The Mail Merge feature of Microsoft Word is a great tool, saving hours of work on things like letters, labels, name tags etc. etc., but it has one really annoying habit that I get asked to solve on a regular basis. When things like dates and numbers are stored in an Excel spreadsheet to be used by Word in a mail merge, they very annoyingly lose their formatting during the transfer from the one application to the other.
The answer is all down to how Word and Excel exchange the data and what method they use.
Dynamic Data Exchange (DDE) is one method available in the Microsoft Windows® operating system for transferring data between applications. It uses shared memory to exchange the data and keeps the formatting you’ve used in Excel.
To choose the DDE data transfer method when you’re connecting to an Excel worksheet during a mail merge, all you have to do is select one check box in Word:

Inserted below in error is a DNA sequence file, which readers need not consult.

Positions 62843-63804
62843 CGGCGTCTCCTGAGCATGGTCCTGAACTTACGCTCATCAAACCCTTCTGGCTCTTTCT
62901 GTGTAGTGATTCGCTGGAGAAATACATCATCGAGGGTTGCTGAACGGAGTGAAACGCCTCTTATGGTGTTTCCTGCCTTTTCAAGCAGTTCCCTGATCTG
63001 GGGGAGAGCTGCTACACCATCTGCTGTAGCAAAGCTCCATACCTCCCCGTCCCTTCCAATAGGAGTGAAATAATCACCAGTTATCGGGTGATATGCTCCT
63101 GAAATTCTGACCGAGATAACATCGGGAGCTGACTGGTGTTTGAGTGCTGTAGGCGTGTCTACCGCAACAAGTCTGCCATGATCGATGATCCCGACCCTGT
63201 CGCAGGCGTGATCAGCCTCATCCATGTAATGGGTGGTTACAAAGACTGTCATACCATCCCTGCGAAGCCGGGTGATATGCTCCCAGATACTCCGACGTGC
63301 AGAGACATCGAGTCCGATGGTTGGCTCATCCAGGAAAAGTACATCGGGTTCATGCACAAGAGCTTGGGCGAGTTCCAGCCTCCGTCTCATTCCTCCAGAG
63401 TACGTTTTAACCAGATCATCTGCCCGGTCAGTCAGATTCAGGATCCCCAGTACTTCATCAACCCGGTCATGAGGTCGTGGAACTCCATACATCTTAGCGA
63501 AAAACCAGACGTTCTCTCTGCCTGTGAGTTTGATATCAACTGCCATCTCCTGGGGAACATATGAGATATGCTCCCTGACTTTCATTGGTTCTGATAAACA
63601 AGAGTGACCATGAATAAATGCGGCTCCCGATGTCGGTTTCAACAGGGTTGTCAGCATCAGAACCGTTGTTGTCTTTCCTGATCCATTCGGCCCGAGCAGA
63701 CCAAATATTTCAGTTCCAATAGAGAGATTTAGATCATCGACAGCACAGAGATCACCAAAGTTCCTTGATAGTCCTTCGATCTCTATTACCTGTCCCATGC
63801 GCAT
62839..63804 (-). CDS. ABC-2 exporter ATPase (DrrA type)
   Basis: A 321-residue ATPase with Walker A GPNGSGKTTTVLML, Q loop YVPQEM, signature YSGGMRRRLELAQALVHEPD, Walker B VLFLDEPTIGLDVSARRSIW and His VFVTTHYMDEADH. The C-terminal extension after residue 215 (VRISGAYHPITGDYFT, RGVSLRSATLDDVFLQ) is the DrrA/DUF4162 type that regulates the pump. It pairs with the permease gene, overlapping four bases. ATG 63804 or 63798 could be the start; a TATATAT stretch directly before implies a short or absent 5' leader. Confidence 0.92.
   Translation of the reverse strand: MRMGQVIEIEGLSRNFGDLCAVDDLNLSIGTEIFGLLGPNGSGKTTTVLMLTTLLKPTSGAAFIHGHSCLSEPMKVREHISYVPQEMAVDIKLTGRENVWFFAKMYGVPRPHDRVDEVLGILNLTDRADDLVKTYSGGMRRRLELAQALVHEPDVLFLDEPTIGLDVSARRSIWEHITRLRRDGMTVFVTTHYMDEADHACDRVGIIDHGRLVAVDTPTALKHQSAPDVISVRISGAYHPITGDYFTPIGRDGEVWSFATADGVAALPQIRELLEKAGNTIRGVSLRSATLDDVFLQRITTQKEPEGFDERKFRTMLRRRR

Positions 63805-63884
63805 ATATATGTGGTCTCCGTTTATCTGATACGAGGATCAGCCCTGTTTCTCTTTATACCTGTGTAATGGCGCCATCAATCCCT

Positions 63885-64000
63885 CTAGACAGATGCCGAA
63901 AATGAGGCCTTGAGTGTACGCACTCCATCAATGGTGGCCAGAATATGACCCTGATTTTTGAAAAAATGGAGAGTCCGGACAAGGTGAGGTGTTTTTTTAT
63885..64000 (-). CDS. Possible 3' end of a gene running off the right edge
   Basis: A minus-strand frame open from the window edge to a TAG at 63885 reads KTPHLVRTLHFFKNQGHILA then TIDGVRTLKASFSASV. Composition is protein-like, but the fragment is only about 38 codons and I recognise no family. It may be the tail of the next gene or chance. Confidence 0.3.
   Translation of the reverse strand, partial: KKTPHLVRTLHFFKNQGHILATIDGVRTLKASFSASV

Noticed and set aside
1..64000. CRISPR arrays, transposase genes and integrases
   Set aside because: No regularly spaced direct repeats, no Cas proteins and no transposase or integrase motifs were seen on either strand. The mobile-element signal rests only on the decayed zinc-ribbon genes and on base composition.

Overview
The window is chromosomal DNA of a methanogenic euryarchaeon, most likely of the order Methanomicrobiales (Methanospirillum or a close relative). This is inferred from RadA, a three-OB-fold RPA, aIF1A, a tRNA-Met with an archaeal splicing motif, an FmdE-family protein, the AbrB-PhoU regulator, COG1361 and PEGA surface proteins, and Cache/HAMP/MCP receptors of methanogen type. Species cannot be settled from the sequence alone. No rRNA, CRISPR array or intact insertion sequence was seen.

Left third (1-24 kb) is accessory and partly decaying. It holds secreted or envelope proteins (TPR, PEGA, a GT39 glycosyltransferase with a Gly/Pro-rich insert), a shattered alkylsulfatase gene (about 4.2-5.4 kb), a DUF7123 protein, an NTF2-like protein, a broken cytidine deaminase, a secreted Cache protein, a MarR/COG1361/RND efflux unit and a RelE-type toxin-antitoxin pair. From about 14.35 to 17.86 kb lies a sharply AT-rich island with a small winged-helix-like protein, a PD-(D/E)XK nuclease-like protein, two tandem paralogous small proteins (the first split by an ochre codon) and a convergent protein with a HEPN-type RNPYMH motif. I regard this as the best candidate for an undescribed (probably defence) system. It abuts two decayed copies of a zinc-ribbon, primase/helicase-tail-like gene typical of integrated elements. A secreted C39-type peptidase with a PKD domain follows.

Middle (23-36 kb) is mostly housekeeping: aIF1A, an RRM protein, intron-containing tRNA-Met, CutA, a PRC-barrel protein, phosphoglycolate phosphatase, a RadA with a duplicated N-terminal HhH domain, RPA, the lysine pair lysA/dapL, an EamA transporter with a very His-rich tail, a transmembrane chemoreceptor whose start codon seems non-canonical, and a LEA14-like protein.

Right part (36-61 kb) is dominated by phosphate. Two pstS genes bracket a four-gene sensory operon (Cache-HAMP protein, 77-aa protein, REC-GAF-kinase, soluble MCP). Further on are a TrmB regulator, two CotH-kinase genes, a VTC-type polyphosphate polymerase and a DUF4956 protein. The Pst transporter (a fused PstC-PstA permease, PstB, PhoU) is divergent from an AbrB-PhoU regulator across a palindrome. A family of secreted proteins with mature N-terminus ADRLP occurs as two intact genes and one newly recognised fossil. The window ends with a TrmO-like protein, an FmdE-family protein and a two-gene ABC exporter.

- On the FILE ribbon, click Options, and then click the Advanced tab.
- In the General section, click Confirm file format conversion on open.
This is an Office 2013 screenshot, but it is the same in both the 2007 and 2010 versions (use the Office Button in 2007 instead of the FILE ribbon)
At the step in the mail-merge process when you connect to your data file, after you locate the Excel worksheet you want to connect to, the Confirm Data Source dialog box opens. Click MS Excel Worksheets via DDE (*.xls), and then click OK. The numbers and dates from the Excel spreadsheet will now look exactly the same in your merged documents as they look in the worksheet cells.